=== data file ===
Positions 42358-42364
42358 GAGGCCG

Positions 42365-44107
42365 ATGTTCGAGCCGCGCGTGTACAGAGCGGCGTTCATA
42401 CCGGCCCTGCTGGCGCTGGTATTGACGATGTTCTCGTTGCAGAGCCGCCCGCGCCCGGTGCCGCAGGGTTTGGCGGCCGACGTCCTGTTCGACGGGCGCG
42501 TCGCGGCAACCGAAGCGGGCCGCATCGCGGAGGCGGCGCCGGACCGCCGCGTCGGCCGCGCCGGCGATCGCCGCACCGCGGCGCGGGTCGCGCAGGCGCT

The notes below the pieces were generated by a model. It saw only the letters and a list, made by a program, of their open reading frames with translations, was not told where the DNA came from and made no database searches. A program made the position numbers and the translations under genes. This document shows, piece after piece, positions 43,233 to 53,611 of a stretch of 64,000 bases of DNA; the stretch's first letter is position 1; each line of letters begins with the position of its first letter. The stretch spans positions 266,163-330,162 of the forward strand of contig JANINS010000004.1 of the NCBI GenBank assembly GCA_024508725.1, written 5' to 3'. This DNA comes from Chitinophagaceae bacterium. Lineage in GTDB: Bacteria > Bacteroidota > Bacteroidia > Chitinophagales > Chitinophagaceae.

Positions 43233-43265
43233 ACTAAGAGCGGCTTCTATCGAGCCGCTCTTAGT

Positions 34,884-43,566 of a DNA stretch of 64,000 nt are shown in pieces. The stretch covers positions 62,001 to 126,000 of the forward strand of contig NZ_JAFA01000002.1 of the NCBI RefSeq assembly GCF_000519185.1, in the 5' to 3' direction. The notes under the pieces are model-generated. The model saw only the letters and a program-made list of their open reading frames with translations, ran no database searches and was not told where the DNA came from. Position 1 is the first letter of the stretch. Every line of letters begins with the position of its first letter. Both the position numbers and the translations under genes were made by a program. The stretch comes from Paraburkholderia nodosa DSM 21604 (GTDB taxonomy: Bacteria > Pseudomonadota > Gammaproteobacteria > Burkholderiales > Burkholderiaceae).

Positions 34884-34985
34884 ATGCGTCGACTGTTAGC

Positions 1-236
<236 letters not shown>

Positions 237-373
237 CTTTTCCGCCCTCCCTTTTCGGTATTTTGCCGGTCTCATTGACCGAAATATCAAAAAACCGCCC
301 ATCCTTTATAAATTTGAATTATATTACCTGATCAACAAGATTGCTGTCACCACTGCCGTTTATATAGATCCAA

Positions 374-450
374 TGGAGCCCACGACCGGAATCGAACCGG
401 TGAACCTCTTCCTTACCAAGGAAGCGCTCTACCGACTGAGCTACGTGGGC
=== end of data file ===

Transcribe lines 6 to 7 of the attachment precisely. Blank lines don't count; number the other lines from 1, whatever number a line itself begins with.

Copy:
42501 TCGCGGCAACCGAAGCGGGCCGCATCGCGGAGGCGGCGCCGGACCGCCGCGTCGGCCGCGCCGGCGATCGCCGCACCGCGGCGCGGGTCGCGCAGGCGCT

The notes below the pieces were generated by a model. It saw only the letters and a list, made by a program, of their open reading frames with translations, was not told where the DNA came from and made no database searches. A program made the position numbers and the translations under genes. This document shows, piece after piece, positions 43,233 to 53,611 of a stretch of 64,000 bases of DNA; the stretch's first letter is position 1; each line of letters begins with the position of its first letter. The stretch spans positions 266,163-330,162 of the forward strand of contig JANINS010000004.1 of the NCBI GenBank assembly GCA_024508725.1, written 5' to 3'. This DNA comes from Chitinophagaceae bacterium. Lineage in GTDB: Bacteria > Bacteroidota > Bacteroidia > Chitinophagales > Chitinophagaceae.